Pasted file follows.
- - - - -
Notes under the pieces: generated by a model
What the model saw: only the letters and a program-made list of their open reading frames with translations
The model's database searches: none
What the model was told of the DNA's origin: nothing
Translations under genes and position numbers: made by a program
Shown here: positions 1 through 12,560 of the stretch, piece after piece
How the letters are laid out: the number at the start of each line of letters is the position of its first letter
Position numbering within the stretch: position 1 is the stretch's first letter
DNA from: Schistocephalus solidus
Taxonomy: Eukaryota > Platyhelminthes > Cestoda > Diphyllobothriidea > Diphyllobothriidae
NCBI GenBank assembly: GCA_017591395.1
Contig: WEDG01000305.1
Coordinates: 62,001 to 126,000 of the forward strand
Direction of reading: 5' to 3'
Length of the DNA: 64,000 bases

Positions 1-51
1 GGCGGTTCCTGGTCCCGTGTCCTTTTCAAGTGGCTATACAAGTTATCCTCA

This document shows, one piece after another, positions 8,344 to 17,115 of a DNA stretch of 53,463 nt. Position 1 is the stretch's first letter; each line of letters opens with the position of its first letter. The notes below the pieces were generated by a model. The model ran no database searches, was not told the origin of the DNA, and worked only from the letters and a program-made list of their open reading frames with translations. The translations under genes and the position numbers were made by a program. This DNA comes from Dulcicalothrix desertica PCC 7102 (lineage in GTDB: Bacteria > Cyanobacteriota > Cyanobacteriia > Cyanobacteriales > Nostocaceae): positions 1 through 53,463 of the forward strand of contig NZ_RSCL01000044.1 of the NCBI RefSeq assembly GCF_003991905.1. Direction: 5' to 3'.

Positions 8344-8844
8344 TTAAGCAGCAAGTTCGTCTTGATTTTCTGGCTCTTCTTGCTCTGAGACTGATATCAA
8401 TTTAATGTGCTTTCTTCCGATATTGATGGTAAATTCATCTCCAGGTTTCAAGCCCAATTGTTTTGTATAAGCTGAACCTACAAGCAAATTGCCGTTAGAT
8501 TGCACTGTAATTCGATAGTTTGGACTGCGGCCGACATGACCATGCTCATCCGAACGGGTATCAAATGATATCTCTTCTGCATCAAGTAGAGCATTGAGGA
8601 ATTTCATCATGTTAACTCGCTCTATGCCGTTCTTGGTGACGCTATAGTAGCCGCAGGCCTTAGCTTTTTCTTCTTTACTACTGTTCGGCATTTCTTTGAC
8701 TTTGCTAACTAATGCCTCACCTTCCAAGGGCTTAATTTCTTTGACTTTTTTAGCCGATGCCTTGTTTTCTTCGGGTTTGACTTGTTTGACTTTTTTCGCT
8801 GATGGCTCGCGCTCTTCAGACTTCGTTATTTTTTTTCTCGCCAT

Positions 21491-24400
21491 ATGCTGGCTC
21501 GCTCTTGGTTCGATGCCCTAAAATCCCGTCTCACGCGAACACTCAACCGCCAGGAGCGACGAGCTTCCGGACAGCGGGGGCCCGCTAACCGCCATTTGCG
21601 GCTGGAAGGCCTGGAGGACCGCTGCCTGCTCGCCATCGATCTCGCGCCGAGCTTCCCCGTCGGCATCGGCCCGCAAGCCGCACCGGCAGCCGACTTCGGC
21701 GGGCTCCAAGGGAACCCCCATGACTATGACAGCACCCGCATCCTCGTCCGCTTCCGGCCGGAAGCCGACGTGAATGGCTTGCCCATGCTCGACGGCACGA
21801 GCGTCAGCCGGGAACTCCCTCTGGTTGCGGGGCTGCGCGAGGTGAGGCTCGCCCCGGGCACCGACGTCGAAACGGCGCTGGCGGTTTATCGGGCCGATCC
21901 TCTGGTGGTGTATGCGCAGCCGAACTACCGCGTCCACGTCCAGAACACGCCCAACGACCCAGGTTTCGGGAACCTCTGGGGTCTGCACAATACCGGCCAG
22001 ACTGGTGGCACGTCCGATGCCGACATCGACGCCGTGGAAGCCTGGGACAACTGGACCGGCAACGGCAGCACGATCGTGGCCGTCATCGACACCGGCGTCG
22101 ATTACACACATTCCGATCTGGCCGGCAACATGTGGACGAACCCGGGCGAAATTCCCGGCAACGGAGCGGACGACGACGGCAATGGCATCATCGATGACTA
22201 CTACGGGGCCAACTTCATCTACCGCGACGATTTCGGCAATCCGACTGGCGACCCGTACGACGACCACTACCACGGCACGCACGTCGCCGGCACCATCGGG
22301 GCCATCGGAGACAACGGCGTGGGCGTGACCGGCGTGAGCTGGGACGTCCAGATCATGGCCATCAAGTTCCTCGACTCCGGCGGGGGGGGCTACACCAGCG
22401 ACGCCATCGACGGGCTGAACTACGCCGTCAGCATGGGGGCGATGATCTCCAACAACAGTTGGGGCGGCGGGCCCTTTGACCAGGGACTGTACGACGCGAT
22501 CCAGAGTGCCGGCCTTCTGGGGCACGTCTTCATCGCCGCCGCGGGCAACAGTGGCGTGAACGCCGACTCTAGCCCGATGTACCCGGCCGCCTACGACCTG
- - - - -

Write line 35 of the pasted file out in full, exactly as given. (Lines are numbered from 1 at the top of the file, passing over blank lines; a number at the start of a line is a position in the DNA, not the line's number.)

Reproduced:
22201 CTACGGGGCCAACTTCATCTACCGCGACGATTTCGGCAATCCGACTGGCGACCCGTACGACGACCACTACCACGGCACGCACGTCGCCGGCACCATCGGG